Master of Science (MSc)
Faculty of Science
Dr. Robin Slawson
Dr. Joel Weadge
Escherichia coli and Salmonella spp., like most bacteria, prefer to grow in biofilms. These biofilms provide bacteria with protection from harsh environmental factors (such as desiccation and changes in pH), aid in the evasion of host immune responses and provide increased antibiotic resistance. Biofilms are present in non-host environments (e.g. water pipes) as well as in mammalian hosts (in the healthy gastrointestinal microbiota and in over 65% of nosocomial infections). Two important components utilized by E. coli and Salmonella spp. to form biofilms are cellulose and curli fimbriae. Curli fimbriae mediate the attachment of bacteria to abiotic surfaces and host epithelial cells. The other component, cellulose, is an exopolysaccharide that provides many benefits such as water retention, tensile strength to the structure and masking of bacterial antigens from host lymphocytes. This research aims to better elucidate the association between host and non-host biofilms produced by E. coli and Salmonella spp.. Firstly, environmental isolates of E. coli and Salmonella spp. were profiled for biofilm formation and survival in host and non-host conditions. Then, biofilm composition (curli fimbriae and cellulose) was monitored under varying conditions in order to understand the correlation between expression of components and biofilm formation in host and non-host conditions. The isolates were examined for antibiotic resistance and acid tolerance in synthetic gastric juice. It was found that over 98% of isolates were able to form biofilms. Isolates produced the highest proportion of moderate biofilms at 23°C and 28°C with 38% and 42% of total isolates, respectively. Some biofilm-formers expressed curli fimbriae and cellulose components, with the highest proportion of components expressed at 37°C. Overall, the presence of biofilms increased isolates’ ability to survive pH stress and antibiotic resistance. These results show that environmental bacteria possess characteristics that may allow them to infect a host.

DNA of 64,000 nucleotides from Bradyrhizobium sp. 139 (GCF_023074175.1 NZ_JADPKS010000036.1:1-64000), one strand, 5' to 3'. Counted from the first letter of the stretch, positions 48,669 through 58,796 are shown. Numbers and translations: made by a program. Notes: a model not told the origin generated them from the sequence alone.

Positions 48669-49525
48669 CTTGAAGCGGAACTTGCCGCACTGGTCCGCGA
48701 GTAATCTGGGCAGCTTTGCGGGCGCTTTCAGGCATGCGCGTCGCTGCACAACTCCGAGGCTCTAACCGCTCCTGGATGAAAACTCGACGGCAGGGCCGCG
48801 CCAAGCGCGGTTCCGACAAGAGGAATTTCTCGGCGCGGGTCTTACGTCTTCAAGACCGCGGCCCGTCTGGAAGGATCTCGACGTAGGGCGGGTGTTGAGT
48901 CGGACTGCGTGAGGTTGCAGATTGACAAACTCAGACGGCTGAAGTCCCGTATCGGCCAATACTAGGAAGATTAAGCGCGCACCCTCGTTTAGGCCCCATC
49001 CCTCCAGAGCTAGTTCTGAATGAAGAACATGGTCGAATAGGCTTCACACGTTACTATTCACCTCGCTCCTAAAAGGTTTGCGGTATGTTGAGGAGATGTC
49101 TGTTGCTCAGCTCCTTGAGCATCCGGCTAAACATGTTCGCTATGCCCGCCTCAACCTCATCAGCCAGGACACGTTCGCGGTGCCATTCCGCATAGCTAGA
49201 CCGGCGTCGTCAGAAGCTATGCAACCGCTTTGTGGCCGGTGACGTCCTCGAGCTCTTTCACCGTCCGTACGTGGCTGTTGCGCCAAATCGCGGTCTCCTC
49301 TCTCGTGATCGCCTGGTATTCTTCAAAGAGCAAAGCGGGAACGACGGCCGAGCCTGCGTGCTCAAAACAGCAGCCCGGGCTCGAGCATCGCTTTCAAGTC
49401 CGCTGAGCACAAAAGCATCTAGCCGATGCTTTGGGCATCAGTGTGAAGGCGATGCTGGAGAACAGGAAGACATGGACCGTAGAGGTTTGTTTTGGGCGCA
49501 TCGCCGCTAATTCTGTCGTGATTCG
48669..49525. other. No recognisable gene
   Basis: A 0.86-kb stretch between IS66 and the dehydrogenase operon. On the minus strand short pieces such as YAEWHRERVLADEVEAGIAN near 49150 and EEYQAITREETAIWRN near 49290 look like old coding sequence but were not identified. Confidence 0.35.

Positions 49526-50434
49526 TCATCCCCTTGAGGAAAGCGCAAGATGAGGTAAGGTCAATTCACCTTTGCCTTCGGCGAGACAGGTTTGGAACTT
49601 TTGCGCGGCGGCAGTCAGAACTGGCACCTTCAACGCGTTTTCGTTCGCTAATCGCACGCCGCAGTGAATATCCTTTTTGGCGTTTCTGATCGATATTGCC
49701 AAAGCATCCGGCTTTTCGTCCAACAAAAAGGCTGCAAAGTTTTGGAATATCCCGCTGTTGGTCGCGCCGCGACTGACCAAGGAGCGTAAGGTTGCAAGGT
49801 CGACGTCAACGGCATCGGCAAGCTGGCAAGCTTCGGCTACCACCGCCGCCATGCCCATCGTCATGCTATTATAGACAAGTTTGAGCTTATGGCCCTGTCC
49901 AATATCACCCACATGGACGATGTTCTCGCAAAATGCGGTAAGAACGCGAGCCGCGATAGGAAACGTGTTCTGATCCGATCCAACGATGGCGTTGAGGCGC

Tutulan, Raluca, "Impact of Biofilm Formation and Composition on Antibiotic Resistance in Environmental Isolates of Escherichia coli and Salmonella spp." (2015). Theses and Dissertations (Comprehensive). 1769.